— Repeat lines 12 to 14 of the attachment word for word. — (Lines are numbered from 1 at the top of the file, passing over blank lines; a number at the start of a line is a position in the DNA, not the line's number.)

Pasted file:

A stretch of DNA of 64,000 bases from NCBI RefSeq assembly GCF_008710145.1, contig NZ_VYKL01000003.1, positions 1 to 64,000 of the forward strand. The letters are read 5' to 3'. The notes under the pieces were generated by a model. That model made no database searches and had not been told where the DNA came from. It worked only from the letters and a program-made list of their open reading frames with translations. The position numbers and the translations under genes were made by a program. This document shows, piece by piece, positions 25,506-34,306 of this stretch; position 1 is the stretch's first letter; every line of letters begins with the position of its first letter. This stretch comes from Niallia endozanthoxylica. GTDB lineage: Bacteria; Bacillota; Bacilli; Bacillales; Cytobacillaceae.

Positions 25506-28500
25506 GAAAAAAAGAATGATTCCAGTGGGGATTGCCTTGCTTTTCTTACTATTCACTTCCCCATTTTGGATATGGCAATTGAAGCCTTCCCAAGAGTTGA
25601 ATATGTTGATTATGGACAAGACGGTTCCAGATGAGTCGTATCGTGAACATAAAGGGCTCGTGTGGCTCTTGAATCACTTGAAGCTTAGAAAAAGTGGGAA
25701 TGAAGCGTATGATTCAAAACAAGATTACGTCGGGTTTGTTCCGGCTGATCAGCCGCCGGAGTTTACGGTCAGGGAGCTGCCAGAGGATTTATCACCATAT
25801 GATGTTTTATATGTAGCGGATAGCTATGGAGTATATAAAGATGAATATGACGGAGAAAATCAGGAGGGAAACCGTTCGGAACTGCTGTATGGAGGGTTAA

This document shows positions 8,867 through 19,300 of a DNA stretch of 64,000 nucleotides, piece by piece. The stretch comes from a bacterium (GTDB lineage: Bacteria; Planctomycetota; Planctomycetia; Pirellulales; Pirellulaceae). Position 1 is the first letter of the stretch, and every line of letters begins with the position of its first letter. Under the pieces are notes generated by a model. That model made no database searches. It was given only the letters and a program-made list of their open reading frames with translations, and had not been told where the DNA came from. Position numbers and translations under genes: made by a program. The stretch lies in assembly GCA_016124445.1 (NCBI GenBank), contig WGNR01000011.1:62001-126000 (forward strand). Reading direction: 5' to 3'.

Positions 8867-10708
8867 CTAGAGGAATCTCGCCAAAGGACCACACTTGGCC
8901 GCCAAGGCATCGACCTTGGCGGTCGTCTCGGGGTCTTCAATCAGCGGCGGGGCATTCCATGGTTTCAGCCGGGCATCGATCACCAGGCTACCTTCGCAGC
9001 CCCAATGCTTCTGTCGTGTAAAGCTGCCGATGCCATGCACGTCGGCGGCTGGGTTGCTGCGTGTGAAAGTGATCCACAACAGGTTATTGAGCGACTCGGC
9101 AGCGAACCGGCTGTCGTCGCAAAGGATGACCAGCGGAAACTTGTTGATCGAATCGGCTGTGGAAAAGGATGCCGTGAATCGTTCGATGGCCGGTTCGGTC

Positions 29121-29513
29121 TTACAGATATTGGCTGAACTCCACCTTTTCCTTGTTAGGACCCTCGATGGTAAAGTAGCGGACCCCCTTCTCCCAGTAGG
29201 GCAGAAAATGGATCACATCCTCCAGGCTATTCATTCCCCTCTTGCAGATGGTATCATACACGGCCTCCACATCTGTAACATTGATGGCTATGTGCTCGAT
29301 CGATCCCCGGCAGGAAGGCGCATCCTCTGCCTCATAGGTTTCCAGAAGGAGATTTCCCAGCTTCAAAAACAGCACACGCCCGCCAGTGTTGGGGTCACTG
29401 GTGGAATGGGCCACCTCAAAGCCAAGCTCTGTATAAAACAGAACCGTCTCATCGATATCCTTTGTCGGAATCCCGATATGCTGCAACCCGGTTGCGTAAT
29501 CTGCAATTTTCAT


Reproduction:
9101 AGCGAACCGGCTGTCGTCGCAAAGGATGACCAGCGGAAACTTGTTGATCGAATCGGCTGTGGAAAAGGATGCCGTGAATCGTTCGATGGCCGGTTCGGTC

Positions 29121-29513
29121 TTACAGATATTGGCTGAACTCCACCTTTTCCTTGTTAGGACCCTCGATGGTAAAGTAGCGGACCCCCTTCTCCCAGTAGG